Many/most patients who are injured are immediately placed in a position of helplessness. Those who have been assaulted are also frightened and angered at their assailant. Since many employers do not respond effectively to the assaulted patient, the patient then becomes angry and alienated from the employer no matter how long they have been employed.
The patient has only two advocates: their physician and their attorney. If the attorney does not have their best interests at heart, wishes only to build the value of the “case” and is not completely honest with information imparted, the patient typically is unaware that this is occurring. So when the insurer (or employer) questions care-related charges, the patient is solely reliant upon the attorney for interpretation of why this is happening. The attorney does not typically calm the patient and most often does not have the requisite skills and may not recognize the need to do so.
The treating physician is either an individual of great suspect or great trust by the patient. His feelings toward the physician are unlikely to change. The patient may trust or suspect his doctor independent of reality. That is, the patient may distrust anyone to whom they have been sent by the employer. Or conversely, the patient may completely trust anyone to whom their attorney has sent them. These are emotional responses and are quite often not based upon any real data or good reality-testing.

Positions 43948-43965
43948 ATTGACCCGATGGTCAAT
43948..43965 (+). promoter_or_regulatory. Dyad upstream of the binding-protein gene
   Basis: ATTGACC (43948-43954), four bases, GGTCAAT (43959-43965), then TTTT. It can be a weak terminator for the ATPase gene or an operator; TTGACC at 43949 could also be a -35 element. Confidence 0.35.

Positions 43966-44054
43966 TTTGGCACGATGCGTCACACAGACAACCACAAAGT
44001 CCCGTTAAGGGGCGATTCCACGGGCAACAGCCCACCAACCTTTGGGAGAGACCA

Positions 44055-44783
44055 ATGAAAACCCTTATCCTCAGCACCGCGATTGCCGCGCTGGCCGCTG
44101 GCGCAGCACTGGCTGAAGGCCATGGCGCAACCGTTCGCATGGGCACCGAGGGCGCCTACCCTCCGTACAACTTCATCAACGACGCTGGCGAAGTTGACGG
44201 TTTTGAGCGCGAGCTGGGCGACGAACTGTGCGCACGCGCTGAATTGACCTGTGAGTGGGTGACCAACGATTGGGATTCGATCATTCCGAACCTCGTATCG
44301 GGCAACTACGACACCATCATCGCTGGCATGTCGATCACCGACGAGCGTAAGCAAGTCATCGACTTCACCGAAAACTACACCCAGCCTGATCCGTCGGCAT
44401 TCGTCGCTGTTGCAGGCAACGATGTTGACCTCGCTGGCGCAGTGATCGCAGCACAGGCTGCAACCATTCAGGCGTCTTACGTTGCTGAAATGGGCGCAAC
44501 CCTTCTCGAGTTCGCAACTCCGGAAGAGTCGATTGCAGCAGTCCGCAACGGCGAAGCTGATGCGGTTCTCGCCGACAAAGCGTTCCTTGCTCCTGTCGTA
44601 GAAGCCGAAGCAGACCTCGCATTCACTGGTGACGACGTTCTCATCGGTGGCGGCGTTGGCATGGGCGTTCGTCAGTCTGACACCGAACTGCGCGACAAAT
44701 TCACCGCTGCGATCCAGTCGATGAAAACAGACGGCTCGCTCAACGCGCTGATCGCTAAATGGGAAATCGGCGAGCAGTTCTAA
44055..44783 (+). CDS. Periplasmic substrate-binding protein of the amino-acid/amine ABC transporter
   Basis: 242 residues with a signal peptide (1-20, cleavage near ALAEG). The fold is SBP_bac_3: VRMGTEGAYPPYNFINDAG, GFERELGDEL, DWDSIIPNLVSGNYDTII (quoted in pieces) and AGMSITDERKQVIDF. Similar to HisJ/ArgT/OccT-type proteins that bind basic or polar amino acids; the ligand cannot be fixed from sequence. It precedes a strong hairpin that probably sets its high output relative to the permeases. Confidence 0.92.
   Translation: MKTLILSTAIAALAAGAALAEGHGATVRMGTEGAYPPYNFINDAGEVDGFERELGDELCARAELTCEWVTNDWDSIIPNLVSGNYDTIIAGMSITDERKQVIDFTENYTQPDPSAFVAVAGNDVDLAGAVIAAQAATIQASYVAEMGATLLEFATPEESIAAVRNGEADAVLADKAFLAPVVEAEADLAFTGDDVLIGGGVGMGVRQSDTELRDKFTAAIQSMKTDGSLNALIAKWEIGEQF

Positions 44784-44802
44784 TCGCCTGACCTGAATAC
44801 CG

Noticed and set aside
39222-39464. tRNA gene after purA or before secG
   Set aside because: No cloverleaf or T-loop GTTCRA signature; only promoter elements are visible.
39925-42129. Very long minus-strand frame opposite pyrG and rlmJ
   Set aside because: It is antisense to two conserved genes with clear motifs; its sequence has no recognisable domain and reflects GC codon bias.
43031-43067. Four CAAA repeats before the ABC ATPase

If the treating physician is a charming, persuasive and manipulative individual, the patient will invest undeserved trust in him/her. The patient becomes protective of the doctor even though the doctor is not providing effective or even appropriate care. The patient may even know that he has more pain (or other limitations) over time while under this doctor’s care. Nonetheless, he continues to believe in the doctor and becomes entrenched in that care and quite resistant to leave.
When you intervene, even on behalf the patient’s best interests, the patient immediately distorts what is happening. His self-talk sounds much like: “Dr. Jones has recommended some painful and difficult procedures. I am in worse pain. But my pain is worse because I have so many injury-related problems, and they only want me away from Dr. Jones to save themselves money. Dr. Jones is the only one who understands how badly I have been hurt, and how I suffer. I cannot stop them from taking me away from Dr. Jones, and, therefore, I now feel totally helpless. I am now depressed solely because of not being able to see Dr. Jones. I feel all of this is hopeless, and I hate these people who are keeping me from seeing him.”
It is critical to the management of these patients that you determine whether the doctor-patient relationship is becoming dysfunctional, whether the patient is distorting the nature and value of care and whether the patient should not be moved to another provider before further pathological attachments occur.”